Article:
Sentencing at the High Court in Edinburgh on 29 September the judge, Lord Kinclaven, said:

The charges are severally and jointly very serious and extended for a long period of time, from 2000 to 2007.

Captain Jeremy Smart, Head of Enforcement at the MCA, said:

This was a tragic event and the MCA would like to express its sincere condolences to the families involved, who have endured a very difficult number of years. The investigation highlighted some very serious shortcomings in Clydeport Operations Limited’s safety management.

The MCA Press Release is here.

Vibration Causes Nerve Damage (Britain)

A Nottinghamshire aerospace engineering company has been ordered to pay more than £190,000 in fines and costs for failing to protect its employees from the effects of vibration, after 24 workers were diagnosed with debilitating nerve conditions.

Nottingham Crown Court heard that although HSE was notified of an employee being diagnosed with HAVS in 2010, the issue dated back to 2005 when the company’s health and safety committee asked it to carry out a suitable risk assessment for exposure to vibration, and act on the result. An assessment of the company’s tools took place in 2006 which identified some, including drills, grinders and hammers, posed a high risk from exposure to vibration. However, they were not taken out of service and no controls were put on their use until 2010. In addition, some employees used their own tools, which were also not assessed and therefore no controls put in place. HSE found that although the company provided some health surveillance for employees, it was not sufficient to identify symptoms early and refer individuals to occupational health specialists for timely diagnosis and management.

The symptoms of HAVS syndrome include blanching and numbness in the fingers, especially in the cold, as well as pins and needles, which can be extremely painful. This is due to damage to the small blood vessels and nerves supplying the hands. Sufferers can have difficulty picking up small objects and performing tasks such as doing up buttons. As sufferers cannot be exposed to cold without pain it can restrict some work and hobbies such as fishing, cycling or gardening.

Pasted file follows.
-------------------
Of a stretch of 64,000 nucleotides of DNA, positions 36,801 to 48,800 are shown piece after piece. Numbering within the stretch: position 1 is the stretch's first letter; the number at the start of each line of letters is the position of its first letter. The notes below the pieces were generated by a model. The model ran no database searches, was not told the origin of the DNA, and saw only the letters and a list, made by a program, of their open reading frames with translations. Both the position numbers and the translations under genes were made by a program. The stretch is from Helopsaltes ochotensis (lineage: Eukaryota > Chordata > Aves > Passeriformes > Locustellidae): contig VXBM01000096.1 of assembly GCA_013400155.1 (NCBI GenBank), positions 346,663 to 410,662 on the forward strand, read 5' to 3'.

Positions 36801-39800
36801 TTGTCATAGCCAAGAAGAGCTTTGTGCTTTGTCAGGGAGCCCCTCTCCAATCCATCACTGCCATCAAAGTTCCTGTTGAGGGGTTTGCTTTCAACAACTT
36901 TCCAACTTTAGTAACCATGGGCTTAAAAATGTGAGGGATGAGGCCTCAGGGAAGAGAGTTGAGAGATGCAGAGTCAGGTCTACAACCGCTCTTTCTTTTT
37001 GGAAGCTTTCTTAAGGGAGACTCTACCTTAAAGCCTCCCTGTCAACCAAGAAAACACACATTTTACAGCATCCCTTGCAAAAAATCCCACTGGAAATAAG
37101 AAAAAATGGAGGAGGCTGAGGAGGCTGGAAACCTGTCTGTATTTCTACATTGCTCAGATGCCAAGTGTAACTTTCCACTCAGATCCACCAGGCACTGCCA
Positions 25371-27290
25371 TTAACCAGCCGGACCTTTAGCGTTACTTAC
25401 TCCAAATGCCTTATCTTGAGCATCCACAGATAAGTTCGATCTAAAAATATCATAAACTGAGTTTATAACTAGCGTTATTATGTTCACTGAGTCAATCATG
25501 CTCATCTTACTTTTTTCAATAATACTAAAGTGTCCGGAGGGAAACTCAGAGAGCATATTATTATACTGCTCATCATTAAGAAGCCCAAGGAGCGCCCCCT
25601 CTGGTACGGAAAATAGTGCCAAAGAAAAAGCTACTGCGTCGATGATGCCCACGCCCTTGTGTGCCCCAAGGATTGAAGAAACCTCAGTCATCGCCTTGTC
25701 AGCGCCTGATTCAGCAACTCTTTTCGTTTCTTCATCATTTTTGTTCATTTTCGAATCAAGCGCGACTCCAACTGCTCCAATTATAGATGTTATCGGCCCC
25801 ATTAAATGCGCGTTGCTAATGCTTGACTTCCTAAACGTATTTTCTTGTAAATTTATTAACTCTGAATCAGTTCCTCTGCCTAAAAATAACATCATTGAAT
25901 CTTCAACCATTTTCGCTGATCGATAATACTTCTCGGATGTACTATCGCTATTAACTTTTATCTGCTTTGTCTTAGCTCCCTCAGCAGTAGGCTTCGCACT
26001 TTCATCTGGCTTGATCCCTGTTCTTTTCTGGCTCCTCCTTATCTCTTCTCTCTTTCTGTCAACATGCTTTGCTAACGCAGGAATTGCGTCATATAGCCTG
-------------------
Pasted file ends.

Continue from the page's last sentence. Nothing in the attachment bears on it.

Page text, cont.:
Sufferers of carpal tunnel syndrome also experience pain and pins and needles, especially at night, and a reduction in grip. An operation is normally needed to release the nerve, although this is less successful if they have been exposed to vibration.

Speaking after the hearing, HSE Inspector Dawn Smith said:

“SPS Aerostructures Ltd was, from 2005, regularly being made aware that employees were suffering from vibration-related symptoms. They were being supplied with this information directly from staff and from their Occupational Health Nurse. However, they chose to ignore this information and allowed employees to work unrestricted with high risk tools, or their own tools.”

“The company was slow to implement improvements even after HSE’s involvement and had to be issued with an Improvement Notice in 2011 to ensure compliance.”

“Adequate assessment of the risk from vibration, provision of tools with lower vibration levels, and a good system of work would have ensured workers were not over-exposed to vibration. A better health surveillance system would also have identified problems earlier, and symptoms could have been managed to prevent them getting worse.”

Prosecution was for breach of Section 2(1) of the Health and Safety at Work etc Act 1974, which states: “It shall be the duty of every employer to ensure, so far as is reasonably practicable, the health, safety and welfare at work of all his employees.”

The HSE press release is here.

Acetylene cylinder explosion causes serious injury (Britain)

When an employee of a dissolved acetylene filling plant was filling an acetylene cylinder as part of a routine operation, the acetylene solution within the cylinder became unstable and the cylinder exploded, starting a fire which was allowed to burn for eight days, until, after careful consideration, it was extinguished by the Fire & Rescue Service.

The employee suffered multiple lacerations and significant burns to his left thigh, left arm and head.

An investigation by Britain’s Health and Safety Executive (HSE) found that the company had failed to ensure the health, safety and welfare of its employees and did not take necessary measures to prevent a major accident.